Don't you love quilt shows? Aren't they so inspiring? They never fail to send my head spinning with new ideas and enliven my step with fresh making-mojo.
On the other hand, isn't it a high-low experience too? "I love that! Fantastic!" And then, the inevitable comparison with your own creations. Dot. Dot. Dot.
No matter how happy you are with your quilts, it's hard to maintain contentedness and self-confidence in the face of such an outpouring of human art. A quilt show is kind of like Instagram on steroids. There is incredible breath and beauty and inspiration. There is always more, more, more!
In contrast, your art is limited, as you are one person with one (albeit growing) set of interests and skills. You are you.
And you wonder, as I wonder, is that enough?
This week I set out to turn a recent batch of do. Good Stitches bee blocks into a quilt top for charity. My bee mates sent scrappy postage stamp blocks and solid royal blue squares, as per my request. I've been procrastinating because I feel so uninspired by my own concept. Alternating postage stamp and solid blocks? Meh, I've done that before. Why didn't I come up with something more interesting, more adventurous?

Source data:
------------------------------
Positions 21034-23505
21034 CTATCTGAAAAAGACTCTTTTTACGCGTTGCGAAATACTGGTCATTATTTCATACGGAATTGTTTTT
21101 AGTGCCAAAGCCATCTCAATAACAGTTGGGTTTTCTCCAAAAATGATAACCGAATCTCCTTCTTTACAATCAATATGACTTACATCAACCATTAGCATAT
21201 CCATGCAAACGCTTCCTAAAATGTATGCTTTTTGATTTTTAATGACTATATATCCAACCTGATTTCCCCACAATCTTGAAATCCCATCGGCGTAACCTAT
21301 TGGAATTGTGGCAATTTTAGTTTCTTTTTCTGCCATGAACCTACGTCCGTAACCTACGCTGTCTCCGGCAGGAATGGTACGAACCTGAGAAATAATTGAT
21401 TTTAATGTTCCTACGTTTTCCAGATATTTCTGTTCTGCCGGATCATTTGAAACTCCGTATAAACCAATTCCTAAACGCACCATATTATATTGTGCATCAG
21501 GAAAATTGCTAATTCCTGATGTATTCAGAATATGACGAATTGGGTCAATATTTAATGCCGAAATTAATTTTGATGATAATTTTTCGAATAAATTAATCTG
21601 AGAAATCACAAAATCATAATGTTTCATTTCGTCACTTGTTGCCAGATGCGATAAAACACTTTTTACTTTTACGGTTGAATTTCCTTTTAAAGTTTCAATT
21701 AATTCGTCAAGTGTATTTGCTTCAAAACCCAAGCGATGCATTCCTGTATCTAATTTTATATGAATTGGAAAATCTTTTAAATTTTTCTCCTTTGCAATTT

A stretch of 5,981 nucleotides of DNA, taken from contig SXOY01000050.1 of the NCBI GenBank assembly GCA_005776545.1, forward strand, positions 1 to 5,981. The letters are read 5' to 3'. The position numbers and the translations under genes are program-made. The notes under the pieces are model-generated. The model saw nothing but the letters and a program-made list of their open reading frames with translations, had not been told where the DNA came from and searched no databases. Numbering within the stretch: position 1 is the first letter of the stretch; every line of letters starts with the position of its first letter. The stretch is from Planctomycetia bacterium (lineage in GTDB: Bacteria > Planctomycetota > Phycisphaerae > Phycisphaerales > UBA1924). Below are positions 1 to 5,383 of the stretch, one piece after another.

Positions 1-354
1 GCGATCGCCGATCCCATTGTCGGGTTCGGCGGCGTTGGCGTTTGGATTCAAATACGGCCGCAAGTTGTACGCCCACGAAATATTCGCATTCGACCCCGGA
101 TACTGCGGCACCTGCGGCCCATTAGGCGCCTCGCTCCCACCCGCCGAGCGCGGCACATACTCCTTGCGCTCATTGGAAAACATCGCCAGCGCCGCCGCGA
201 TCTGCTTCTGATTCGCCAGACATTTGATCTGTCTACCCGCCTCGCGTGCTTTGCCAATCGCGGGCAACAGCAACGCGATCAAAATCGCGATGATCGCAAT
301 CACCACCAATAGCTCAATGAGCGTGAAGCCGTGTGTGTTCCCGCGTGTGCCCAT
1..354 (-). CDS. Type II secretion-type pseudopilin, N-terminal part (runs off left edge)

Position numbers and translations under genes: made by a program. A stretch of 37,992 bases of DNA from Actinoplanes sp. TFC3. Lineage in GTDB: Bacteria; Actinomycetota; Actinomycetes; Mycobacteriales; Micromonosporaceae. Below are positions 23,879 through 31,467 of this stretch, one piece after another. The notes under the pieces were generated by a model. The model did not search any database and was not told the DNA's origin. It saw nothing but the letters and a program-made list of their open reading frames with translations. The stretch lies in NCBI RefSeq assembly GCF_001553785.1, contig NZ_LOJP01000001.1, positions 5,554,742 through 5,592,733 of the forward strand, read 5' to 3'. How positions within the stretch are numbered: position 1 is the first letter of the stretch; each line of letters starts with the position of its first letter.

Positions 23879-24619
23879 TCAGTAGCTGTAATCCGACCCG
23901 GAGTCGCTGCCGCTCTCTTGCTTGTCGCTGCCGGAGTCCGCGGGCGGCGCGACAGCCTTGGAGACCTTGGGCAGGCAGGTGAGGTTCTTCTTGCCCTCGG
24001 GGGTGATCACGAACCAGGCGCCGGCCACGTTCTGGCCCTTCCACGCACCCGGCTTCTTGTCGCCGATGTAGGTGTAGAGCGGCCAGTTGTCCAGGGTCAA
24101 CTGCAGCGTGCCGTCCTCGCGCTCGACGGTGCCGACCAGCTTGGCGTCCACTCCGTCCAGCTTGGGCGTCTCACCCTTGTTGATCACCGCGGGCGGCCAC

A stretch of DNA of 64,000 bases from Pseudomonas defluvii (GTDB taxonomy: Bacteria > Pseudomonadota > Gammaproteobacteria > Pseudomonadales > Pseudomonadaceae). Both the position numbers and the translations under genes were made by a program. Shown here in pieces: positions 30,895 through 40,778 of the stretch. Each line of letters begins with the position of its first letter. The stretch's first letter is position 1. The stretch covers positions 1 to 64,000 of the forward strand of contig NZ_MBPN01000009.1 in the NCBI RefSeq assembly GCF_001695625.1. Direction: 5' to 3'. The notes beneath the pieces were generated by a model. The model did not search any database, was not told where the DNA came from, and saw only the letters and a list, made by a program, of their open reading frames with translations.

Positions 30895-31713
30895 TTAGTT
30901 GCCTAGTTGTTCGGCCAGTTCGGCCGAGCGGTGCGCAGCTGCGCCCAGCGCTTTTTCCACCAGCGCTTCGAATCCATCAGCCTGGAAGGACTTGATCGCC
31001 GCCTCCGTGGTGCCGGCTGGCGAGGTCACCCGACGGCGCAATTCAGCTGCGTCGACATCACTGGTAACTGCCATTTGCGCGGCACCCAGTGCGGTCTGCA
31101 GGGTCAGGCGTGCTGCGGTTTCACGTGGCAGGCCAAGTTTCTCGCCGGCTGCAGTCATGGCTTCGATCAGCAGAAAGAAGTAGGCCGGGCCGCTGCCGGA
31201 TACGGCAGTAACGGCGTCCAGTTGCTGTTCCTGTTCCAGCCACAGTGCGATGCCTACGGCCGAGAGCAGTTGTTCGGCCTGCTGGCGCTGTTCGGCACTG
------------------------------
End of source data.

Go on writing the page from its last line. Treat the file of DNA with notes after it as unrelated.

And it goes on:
So, I tried something different.
And then something else.
And then another and another and another. I couldn't stop. Nothing felt right. Nothing felt inspired or good enough.
What is good enough? Is it good enough to make a warm quilt for those in need? Or, is it good enough only if that quilt is unique? Is it good enough if my quilt is accepted into the show? Is it good enough if I win a ribbon? Is it good enough if I win first place? Or, is Best of Show alone good enough? And then, what shows are good enough? What venues? What? What?
This is not a wholesale critique of quilt shows. They do serve a valuable function, promoting art and artists and communities. But let's be honest. There's also a cost, and it's the same thing we can experience via Instagram and blogs. Often that cost is one's own sense of worth.
Is there a way to share without comparing? Is there a way to inspire, while affirming the other?